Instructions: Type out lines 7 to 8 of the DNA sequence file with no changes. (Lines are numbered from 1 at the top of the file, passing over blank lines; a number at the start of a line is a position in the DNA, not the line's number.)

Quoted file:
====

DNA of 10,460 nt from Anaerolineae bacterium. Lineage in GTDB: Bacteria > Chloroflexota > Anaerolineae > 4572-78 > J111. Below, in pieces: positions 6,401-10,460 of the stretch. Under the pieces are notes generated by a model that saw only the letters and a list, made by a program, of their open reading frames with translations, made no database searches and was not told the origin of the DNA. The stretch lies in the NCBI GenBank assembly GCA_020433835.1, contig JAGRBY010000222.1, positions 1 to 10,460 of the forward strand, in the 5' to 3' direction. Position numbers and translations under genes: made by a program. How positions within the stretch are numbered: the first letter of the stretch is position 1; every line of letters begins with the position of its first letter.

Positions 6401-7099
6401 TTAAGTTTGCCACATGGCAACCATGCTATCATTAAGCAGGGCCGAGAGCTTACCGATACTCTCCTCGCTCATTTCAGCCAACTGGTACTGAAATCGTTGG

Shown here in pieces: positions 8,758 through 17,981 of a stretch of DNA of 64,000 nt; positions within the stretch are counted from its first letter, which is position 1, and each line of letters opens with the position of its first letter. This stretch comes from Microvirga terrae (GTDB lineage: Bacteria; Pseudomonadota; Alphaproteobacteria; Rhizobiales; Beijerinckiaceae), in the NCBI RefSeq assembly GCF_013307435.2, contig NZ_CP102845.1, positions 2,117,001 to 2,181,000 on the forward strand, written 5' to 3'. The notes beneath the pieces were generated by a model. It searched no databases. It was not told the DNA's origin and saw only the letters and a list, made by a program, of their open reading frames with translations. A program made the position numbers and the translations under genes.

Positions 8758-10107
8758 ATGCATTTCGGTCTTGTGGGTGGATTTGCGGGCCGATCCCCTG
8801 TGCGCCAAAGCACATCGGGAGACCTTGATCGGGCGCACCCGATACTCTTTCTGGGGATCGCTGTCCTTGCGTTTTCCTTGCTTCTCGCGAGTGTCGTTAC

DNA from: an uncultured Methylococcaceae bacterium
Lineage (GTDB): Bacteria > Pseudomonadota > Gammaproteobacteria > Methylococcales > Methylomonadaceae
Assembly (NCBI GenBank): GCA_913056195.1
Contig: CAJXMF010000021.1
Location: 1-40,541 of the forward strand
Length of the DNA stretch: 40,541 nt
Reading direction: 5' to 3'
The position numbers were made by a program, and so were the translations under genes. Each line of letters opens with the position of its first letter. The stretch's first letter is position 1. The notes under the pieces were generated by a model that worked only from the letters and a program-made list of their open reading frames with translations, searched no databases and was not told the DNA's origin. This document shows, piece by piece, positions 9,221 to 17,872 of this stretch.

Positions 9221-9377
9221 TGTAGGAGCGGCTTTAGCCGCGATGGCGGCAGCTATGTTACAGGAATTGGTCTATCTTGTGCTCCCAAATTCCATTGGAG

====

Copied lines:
8801 TGCGCCAAAGCACATCGGGAGACCTTGATCGGGCGCACCCGATACTCTTTCTGGGGATCGCTGTCCTTGCGTTTTCCTTGCTTCTCGCGAGTGTCGTTAC

DNA from: an uncultured Methylococcaceae bacterium